Axel and Rob had spent much of their lives in the arid southwest. Axel grew up in the New Mexico high desert and intuitively understood both the natural and cultural landscape shaped by that land. Rob had traveled the world and ended up in west Texas where the two met as landscape architecture students. Their values were shaped by the social shifts in the 1960s and 1970s. Their visions were part of a new American humanist and environmental ethos. Joined by Carol, a Wyoming native, the three molded the firm into the exemplary social and environmental studio that exists today.
Design Concepts created parks and schoolyards that replaced much of the standard irrigated sod with native grasses and flowers. Drainage problems that had previously been piped and channeled were redesigned for water to run free. They formed wetlands that became a self-sustaining environment. The school children learned and played differently. This was 1982.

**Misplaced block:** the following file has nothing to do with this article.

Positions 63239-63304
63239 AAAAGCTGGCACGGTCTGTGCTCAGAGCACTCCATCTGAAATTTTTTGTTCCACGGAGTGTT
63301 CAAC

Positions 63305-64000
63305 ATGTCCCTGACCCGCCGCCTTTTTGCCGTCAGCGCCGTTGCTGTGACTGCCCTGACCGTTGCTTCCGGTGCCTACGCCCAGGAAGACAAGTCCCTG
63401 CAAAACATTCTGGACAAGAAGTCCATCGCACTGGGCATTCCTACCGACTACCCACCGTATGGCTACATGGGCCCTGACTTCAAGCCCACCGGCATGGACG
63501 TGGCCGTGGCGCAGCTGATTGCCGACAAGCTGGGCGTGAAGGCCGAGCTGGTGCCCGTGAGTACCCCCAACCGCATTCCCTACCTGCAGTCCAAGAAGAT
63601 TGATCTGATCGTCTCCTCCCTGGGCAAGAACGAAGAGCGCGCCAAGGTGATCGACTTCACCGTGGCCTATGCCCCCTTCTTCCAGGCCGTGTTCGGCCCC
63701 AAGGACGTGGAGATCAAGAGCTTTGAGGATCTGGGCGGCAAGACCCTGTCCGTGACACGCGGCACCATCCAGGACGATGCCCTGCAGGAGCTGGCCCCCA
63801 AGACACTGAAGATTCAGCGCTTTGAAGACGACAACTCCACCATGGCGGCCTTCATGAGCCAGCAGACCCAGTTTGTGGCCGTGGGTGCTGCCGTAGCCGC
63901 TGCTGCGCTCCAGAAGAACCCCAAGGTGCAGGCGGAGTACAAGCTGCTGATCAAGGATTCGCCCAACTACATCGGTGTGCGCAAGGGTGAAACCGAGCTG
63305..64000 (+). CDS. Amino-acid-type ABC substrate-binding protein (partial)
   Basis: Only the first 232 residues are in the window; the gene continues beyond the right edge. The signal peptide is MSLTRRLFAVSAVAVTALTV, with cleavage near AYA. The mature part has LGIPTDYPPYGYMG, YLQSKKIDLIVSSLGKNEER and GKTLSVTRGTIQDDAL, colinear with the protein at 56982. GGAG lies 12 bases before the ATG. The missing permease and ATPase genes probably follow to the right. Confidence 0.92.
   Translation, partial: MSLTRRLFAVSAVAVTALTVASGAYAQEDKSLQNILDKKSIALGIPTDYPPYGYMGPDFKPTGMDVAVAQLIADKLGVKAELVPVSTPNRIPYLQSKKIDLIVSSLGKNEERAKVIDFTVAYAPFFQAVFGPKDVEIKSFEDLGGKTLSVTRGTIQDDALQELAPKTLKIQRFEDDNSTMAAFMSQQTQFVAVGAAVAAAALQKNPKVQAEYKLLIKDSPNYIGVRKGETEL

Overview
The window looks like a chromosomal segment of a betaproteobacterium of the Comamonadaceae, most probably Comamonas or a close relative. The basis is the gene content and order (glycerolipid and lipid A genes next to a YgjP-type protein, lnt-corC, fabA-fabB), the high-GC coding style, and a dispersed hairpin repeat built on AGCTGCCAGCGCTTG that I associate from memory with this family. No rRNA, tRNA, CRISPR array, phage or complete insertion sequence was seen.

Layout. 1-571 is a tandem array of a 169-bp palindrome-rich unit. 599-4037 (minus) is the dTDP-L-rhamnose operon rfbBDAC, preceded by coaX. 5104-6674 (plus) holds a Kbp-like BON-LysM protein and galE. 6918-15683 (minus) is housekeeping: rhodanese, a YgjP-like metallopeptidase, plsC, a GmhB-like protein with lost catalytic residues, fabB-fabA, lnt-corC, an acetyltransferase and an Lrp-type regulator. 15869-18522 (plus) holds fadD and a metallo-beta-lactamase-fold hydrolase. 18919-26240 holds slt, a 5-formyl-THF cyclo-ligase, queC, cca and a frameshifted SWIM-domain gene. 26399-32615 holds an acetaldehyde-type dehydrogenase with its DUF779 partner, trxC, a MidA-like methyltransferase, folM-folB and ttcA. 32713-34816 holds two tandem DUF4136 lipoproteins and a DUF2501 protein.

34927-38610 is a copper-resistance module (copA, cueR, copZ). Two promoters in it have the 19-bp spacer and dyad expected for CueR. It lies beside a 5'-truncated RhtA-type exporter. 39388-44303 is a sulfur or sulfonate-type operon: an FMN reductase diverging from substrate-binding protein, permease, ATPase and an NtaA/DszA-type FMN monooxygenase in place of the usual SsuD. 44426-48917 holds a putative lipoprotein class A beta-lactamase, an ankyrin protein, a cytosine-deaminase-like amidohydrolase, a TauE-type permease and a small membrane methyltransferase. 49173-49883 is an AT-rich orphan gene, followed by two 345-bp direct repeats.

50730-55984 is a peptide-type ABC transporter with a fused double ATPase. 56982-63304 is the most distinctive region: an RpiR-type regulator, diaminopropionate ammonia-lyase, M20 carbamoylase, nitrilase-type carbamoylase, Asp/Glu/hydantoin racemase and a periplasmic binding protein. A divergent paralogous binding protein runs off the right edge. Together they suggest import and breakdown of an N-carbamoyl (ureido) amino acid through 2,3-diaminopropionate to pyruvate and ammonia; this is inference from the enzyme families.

The new type of park that they pioneered began to look like the nature that had existed prior to heavy handed uses. Athletic fields became irrigated oases within the re-naturalized parkscape. Nature and play became intertwined, and the need for water was much less. The drainages now ran clearer. Through this blend of native plantings, paths led to gathering spaces. No longer simply catalogue shelters stuck in mowed flatlands, inviting spaces were built where children’s play, adult athletics and natural woodlands met. Inviting architecture stood as the center of so many uses. Their parks exemplified classic social hubs that draw people together. In the early eighties this re-use of historical form was quite revolutionary.
Rob, Axel, and Carol stood behind their principles of environment, people, society and built places. Thirty-five years later, Design Concepts still maintains this focus which interestingly is now more mainstream. We continue to explore and look forward to the next generation of innovation.